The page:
Da Vinci The Exhibition
A journey of innovation, creativity and science.
Da Vinci is now considered more of a scientist than artist due to the 7,000 pages of notes and observations he took during his life. This special exhibition explores the breadth and scope of da Vinci’s incredibly advanced understanding of science, mathematics, nature, and the relationship between the three.
Hands-on replicas, multimedia experiences and documentary presentation throughout the exhibition illustrate da Vinci’s discoveries and creative process.
Members save on tickets to Da Vinci The Exhibition.
Become a Science Center member and save on special exhibition tickets. Looking to bring your family? Membership makes tickets to the exhibition even more affordable and gives you a full year of additional benefits, including sneak peeks at upcoming special exhibitions.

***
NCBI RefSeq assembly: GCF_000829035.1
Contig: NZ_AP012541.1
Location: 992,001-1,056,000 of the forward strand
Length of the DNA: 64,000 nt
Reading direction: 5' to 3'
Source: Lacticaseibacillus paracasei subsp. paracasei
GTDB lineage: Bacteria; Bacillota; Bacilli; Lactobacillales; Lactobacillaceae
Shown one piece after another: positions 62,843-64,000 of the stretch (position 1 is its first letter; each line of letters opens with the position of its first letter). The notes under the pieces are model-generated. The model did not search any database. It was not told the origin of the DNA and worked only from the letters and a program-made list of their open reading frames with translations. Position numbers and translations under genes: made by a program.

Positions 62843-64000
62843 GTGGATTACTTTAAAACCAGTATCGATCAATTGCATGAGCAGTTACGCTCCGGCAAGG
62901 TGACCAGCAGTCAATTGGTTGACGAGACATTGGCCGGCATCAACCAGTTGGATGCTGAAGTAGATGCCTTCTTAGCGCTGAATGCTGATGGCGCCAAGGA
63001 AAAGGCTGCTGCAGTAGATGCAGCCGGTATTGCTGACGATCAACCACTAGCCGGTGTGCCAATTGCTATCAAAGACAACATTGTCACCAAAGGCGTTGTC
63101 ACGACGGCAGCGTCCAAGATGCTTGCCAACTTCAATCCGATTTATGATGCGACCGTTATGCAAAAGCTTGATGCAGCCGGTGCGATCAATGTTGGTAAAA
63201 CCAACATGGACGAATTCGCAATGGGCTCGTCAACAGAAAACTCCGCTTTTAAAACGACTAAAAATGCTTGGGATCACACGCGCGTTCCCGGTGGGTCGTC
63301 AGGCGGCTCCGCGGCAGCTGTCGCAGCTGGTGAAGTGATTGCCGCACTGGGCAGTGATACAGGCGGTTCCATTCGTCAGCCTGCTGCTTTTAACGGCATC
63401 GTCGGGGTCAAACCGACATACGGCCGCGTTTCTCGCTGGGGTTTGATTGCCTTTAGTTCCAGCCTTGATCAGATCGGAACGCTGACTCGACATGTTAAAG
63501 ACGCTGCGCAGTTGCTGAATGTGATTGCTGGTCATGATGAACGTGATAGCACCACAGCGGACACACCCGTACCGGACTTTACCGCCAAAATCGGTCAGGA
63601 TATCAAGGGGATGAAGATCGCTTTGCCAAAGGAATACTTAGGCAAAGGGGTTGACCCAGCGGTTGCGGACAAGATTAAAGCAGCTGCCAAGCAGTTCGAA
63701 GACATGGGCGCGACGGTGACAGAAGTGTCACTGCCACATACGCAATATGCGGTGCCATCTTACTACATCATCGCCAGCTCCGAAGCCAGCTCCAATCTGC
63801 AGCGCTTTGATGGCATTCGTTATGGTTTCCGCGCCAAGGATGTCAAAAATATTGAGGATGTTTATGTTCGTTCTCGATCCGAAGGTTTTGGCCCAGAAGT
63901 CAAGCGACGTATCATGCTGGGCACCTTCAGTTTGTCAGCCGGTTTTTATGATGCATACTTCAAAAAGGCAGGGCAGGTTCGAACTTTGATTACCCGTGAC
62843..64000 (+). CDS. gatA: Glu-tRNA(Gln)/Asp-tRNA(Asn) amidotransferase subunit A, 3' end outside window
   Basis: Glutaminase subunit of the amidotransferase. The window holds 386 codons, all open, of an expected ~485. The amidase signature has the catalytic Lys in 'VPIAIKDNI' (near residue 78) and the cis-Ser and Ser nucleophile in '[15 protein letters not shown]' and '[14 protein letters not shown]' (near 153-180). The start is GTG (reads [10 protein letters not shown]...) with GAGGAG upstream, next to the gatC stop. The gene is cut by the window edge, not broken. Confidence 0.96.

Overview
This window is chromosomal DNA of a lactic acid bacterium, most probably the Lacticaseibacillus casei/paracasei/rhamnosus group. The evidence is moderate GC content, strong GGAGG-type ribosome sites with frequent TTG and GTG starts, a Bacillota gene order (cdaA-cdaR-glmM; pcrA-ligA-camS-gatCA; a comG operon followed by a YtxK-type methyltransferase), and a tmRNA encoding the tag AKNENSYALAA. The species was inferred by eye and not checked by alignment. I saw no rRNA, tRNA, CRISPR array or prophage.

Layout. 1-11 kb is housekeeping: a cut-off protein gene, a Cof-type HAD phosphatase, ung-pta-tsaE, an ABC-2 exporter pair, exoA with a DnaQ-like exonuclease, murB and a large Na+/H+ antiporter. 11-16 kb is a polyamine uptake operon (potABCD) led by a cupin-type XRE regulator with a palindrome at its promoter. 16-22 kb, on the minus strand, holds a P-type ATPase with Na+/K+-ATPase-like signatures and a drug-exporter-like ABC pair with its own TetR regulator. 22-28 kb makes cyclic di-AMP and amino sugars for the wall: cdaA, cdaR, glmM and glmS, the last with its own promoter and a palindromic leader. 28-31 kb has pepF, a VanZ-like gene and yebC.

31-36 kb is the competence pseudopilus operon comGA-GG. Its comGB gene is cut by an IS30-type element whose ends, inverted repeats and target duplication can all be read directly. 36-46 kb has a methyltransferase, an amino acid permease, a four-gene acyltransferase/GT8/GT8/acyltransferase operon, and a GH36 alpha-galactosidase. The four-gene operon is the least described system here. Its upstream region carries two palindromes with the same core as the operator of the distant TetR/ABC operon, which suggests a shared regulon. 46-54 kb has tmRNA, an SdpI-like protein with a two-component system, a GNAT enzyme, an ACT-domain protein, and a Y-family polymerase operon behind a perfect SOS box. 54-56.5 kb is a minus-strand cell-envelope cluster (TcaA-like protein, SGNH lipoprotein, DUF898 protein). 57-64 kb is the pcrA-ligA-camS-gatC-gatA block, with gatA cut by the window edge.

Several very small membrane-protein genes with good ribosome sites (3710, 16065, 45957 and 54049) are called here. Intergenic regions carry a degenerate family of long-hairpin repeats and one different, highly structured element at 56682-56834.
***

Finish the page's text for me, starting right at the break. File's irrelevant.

Plus, members help support the Science Center and our mission to make science learning open to everyone.
One adult chaperone is required for every 10 children.
No food or beverages are allowed in the exhibition.
No pencils, pens, markers or any other kind of writing implements are allowed.
Flash photography is not allowed. You may take photos without flash.
The exhibition is accessible to visitors with disabilities, as well as visitors with strollers, scooters, and walkers. Elevators and ramps serve all public areas.
The Codex Arundel: An Inside Look at Da Vinci, Available to Everyone
Today, the Codex Arundel is housed in the British Library, and in 2007 it was included as part of the library’s “Turning the Pages” project. With Turning the Pages, anyone can visit the British Library website to view high-quality scans of da Vinci’s original works from the Codex Arundel for free.
3 More Facts About Da Vinci
- The most prominent example of Leonardo’s combined love of art and science is that of his pioneering study of anatomy.
- Even with today’s technology, physicians are still learning from Da Vinci’s 500-year-old observations.
- Leonardo Da Vinci was an interdisciplinary genius whose contributions to science weren’t recognized until long after his death.